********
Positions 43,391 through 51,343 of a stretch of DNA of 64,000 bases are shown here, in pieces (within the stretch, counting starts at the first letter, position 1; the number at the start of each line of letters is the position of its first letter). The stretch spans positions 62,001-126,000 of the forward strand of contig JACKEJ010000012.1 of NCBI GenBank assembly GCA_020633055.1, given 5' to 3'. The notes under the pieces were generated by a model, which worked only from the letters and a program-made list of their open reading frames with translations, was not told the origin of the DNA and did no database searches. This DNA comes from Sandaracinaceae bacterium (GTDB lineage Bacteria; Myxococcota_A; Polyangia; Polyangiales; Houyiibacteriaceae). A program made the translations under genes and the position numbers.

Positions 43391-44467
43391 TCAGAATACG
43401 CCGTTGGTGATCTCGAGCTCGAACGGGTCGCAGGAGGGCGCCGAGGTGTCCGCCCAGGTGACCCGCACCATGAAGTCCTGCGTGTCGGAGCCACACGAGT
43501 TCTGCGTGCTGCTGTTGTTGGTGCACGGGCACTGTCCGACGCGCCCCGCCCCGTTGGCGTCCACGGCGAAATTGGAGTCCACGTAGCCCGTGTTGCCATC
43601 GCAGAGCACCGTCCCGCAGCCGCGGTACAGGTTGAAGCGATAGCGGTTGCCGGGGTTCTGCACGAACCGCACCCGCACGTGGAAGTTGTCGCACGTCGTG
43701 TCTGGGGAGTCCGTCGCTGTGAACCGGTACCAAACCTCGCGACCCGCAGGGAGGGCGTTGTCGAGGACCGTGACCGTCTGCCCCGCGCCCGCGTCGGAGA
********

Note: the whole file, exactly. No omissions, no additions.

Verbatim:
Positions 43,391 through 51,343 of a stretch of DNA of 64,000 bases are shown here, in pieces (within the stretch, counting starts at the first letter, position 1; the number at the start of each line of letters is the position of its first letter). The stretch spans positions 62,001-126,000 of the forward strand of contig JACKEJ010000012.1 of NCBI GenBank assembly GCA_020633055.1, given 5' to 3'. The notes under the pieces were generated by a model, which worked only from the letters and a program-made list of their open reading frames with translations, was not told the origin of the DNA and did no database searches. This DNA comes from Sandaracinaceae bacterium (GTDB lineage Bacteria; Myxococcota_A; Polyangia; Polyangiales; Houyiibacteriaceae). A program made the translations under genes and the position numbers.

Positions 43391-44467
43391 TCAGAATACG
43401 CCGTTGGTGATCTCGAGCTCGAACGGGTCGCAGGAGGGCGCCGAGGTGTCCGCCCAGGTGACCCGCACCATGAAGTCCTGCGTGTCGGAGCCACACGAGT
43501 TCTGCGTGCTGCTGTTGTTGGTGCACGGGCACTGTCCGACGCGCCCCGCCCCGTTGGCGTCCACGGCGAAATTGGAGTCCACGTAGCCCGTGTTGCCATC
43601 GCAGAGCACCGTCCCGCAGCCGCGGTACAGGTTGAAGCGATAGCGGTTGCCGGGGTTCTGCACGAACCGCACCCGCACGTGGAAGTTGTCGCACGTCGTG
43701 TCTGGGGAGTCCGTCGCTGTGAACCGGTACCAAACCTCGCGACCCGCAGGGAGGGCGTTGTCGAGGACCGTGACCGTCTGCCCCGCGCCCGCGTCGGAGA